Among the current limitations of the technology are restricted ability to obtain a color-matched laser mark and the cost of laser-optimized plastics, which typically sell at a 10-15% premium and sometimes more.

Bill Blasius, director of technology at Clariant Corp.'s Masterbatches Div., concedes that laser marking has also been limited in its color choices and color brilliance. He says, "We have greater knowledge than 10 years ago as to how to use pigments and additives. We look to how we can best take advantage of the chemical reactions that occur between a particular resin and certain additives and pigments when laser light is applied."

Thanks to advances in compounding technology, one can now get nearly white marks on black or dark-blue acetal copolymer, and off-white laser marks on dark ABS. Using specific color formulations and laser parameters, one can even achieve matched colors. Explains Schlather, "In this way, laser-etched marks can be matched to Pantone, Munsell, or other industry standards. The pigment in the resin determines the chroma or hue, while the laser settings determine the intensity or shade."

Many laser-marking color/additive formulations have been based on surface-treated mica pigments, such as the popular Afflair and Laser Flair lines made by EM Industries. But other additives, such clay or talc and inorganic salts of copper and antimony, are also used in these proprietary formulations.

Pioneers in laser-markable plastics include BASF, Bayer, Ticona, and RTP Co. Leading suppliers of custom color and additive masterbatches for laser marking are Clariant and PolyOne.

Focusing first on automotive applications, Ticona began with the introduction of two laser-markable black acetal grades, Celcon LM90 and LM90Z. LM90 is for marking underhood and fuel-system components and LM90Z is a uv-stabilized version for interior parts such as speaker grilles and release levers. Automotive market manager Tom Miller says the proprietary additive package responds best to Nd:YAG lasers.

Ticona's newest development is Celcon UV140LG, which is said to be the first low-gloss laser-markable acetal copolymer. It also features UV resistance. It appears in buttons for radios, hazard lights, and cruise controls in some 2001 and 2002 model-year cars.

Ticona is also now offering laser-markable neat, glass-filled, and mineral/glass-filled grades of Celanex PBT for non-cosmetic marking of automotive electrical/electronic components. Laser-markable Vandar PBT-based blends and alloys are aimed at airbag internal components. New laser-markable Celanese nylon 66 grades are also under evaluation for auto-interior components.

According to Ticona's Miller, most automotive applications involve black substrates with marks in off-white to white. "Not only does the particular black shade have to match each OEM's specs, but so does the white. The degree of white obtained will typically depend on the additive package."

Laser etching, or more accurately, paint engraving, has been used since the mid-1980s for day/night backlit components such as faceplates, and switches or knobs on car stereos, environmental controls, and mirror housings. Such components are typically clear polycarbonate or ABS that is first painted white and then overpainted in black. The laser is used to etch through the black, so the white shows through when the part is backlit. Says Ticona's Miller, "Laser-markable plastics, in conjunction with creative part design and fabrication technology such as two-component molding, has potential for eliminating these secondary operations."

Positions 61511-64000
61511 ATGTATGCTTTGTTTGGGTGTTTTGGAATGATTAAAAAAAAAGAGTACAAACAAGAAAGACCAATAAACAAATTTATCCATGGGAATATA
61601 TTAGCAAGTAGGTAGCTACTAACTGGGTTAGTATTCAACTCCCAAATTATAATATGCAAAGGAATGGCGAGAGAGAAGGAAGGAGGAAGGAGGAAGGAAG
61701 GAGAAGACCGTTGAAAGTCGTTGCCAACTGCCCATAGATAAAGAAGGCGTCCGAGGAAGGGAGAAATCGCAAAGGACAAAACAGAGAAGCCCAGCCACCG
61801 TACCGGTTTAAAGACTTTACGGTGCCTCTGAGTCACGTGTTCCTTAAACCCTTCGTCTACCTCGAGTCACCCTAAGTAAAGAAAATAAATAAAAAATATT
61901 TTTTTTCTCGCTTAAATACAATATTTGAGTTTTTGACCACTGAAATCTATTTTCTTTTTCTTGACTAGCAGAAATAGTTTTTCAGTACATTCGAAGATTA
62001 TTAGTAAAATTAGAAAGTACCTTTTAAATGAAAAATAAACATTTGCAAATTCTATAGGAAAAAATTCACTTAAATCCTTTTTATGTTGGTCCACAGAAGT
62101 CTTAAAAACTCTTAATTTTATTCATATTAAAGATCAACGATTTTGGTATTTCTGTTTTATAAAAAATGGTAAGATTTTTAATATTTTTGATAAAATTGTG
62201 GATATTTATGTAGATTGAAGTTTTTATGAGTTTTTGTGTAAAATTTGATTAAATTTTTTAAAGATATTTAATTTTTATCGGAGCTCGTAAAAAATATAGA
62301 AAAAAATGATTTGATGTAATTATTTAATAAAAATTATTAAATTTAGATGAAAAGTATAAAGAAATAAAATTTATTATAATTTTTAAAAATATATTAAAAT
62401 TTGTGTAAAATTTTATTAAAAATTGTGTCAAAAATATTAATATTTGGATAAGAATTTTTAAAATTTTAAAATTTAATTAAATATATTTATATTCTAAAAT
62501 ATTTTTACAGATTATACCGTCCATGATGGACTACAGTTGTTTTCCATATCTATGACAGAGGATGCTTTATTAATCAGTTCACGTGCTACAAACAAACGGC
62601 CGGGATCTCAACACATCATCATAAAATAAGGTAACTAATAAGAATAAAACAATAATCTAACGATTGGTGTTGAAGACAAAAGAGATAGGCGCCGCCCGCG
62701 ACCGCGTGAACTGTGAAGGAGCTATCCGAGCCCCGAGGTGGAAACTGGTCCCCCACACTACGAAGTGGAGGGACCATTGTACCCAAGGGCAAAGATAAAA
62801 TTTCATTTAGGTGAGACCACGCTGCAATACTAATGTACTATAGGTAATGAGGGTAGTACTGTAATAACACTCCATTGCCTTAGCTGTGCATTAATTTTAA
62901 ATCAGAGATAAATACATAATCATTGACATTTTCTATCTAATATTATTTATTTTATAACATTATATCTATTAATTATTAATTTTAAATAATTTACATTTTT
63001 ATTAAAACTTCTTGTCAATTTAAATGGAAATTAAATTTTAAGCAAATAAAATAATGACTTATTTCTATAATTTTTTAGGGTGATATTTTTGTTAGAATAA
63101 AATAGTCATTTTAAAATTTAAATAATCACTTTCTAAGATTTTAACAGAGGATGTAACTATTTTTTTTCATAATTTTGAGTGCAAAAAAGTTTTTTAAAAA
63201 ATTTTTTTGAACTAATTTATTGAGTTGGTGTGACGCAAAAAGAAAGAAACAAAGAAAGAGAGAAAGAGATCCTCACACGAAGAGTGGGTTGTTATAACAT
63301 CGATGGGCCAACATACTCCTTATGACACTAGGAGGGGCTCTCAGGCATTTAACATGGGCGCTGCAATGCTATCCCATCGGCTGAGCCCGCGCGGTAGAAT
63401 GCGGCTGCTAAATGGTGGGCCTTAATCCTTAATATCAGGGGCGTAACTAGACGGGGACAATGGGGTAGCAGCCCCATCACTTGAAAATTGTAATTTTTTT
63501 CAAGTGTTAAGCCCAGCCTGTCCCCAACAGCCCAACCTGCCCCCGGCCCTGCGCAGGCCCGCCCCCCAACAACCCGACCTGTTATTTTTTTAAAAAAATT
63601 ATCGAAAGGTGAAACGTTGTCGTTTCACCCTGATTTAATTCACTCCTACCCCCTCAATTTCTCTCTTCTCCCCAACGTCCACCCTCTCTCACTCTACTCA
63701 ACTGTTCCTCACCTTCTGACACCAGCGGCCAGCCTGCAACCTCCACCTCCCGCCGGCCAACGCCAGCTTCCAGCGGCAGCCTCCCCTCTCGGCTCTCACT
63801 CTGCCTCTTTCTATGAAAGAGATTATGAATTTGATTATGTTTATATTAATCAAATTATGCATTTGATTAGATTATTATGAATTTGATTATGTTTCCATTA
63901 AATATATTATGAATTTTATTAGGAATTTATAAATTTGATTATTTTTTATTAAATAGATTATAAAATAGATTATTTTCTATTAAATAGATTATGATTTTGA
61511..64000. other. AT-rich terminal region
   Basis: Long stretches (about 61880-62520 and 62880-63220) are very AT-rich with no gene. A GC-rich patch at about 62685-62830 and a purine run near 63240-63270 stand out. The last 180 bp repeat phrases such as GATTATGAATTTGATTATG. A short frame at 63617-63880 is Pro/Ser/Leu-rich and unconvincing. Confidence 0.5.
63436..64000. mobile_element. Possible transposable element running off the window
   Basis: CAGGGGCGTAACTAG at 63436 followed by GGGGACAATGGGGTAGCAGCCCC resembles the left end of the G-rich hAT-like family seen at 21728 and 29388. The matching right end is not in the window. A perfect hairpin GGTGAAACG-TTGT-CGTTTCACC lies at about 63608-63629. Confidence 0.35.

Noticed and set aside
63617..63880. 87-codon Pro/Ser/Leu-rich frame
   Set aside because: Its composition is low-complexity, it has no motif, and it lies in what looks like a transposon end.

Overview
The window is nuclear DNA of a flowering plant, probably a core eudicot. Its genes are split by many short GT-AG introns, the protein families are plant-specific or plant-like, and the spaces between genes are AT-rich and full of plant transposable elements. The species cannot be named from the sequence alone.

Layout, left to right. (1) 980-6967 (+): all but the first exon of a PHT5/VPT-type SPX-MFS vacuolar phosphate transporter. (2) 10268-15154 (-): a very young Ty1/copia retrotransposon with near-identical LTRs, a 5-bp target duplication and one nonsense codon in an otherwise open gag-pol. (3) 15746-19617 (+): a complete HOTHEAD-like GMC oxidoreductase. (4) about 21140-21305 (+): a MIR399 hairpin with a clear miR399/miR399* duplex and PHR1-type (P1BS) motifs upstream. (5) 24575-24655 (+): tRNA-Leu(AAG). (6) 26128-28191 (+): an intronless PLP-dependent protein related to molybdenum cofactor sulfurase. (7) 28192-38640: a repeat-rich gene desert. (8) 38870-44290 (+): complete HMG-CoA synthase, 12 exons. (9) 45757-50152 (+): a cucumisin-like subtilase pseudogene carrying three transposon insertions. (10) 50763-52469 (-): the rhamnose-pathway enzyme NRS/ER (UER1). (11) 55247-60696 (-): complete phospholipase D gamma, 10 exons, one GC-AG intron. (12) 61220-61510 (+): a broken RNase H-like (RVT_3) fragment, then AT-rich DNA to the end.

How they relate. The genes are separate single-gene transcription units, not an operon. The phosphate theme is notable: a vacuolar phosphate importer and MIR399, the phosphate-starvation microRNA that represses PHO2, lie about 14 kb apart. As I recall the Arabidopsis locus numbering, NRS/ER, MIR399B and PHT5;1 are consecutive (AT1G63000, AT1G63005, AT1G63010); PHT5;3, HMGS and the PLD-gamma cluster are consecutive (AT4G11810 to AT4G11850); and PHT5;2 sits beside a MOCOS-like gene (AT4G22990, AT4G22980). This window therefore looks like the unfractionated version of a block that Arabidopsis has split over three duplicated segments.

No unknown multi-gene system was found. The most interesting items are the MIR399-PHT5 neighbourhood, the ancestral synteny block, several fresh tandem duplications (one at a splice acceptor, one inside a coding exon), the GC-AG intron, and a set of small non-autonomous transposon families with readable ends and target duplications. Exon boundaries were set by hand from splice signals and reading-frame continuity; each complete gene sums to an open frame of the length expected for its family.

RTP is now offering several neat and reinforced laser-markable compounds of PP, nylons (6, 66, 12, 11, and 612), ABS, LLDPE, acetal, polysulfone, PBT, syndiotactic PS, TPU, TPO, PPS, acrylic, PC/acrylic, PC/ABS, and LCP. Says color-business manager Stuart Swain, "There are tremendous opportunities for different colors to be marked white, green, or yellow on a black background."

Research at BASF's laser-marking laboratory in Germany has shown that addition of glass fibers reduces the markability of plastics only slightly, but some fillers, flame retardants, and even regrind can greatly reduce markability.

BASF's laser-markable offerings include dark colors of Terluran ABS, Ultraform acetal, Luran S ASA, Ultramid nylon, Luran SAN, and Ultradur PBT.

Similar work has been done by Bayer in Germany, which offers laser-markable grades of polycarbonate, ABS, and PBT.

Most of Clariant's laser-marking masterbatches are customized. "We have our base pellet for laser marking—either a mica-based or a proprietary additive formulation that we build on to create the custom masterbatch." Current color effects Clariant can achieve are primarily gradients from white to gray to black on any color substrate. On very dark substrates, Clariant can provide a blue, red, or green mark. Blasius expects that a broader range of colors will be achieved in the next few years.

David Bates, market manager for FastMark laser-markable additive concentrates at PolyOne Corp., says his firm's newer concentrates allow for much higher contrast of pure black marks on a white substrate and pure white marks on a black substrate. PolyOne also offers concentrates that can provide virtually any color of marking—usually on black parts. The firm can combine its various special-effects colorants with a laser-markable additive to provide widerpossibilities—such as a glitter mark on a natural colored PE container. These new options appear to be gaining considerable interest in high-end SAN cosmetic packaging and polyolefin shampoo and conditioner bottles and closures, as well as toys. PolyOne has formulated FastMark additives for both neat and glass- or mineral-filled grades of polyolefins, polycarbonate, PC/ABS, and SAN.

Several other firms have supplied laser-markable formulations on a low-key basis. Among them are Ferro Corp., A. Schulman, and LNP Engineering Plastics. Schulman makes laser-markable compounds and PolyBatch concentrates for ABS and polyolefins used in auto interiors. LNP offers laser-markable versions of its StarFlam flame-retardant nylon compounds for electrical parts, as well as some Stat-Kon formulations of polyphenylsulfone for medical trays and ABS, PC, and acetal for surgical instruments.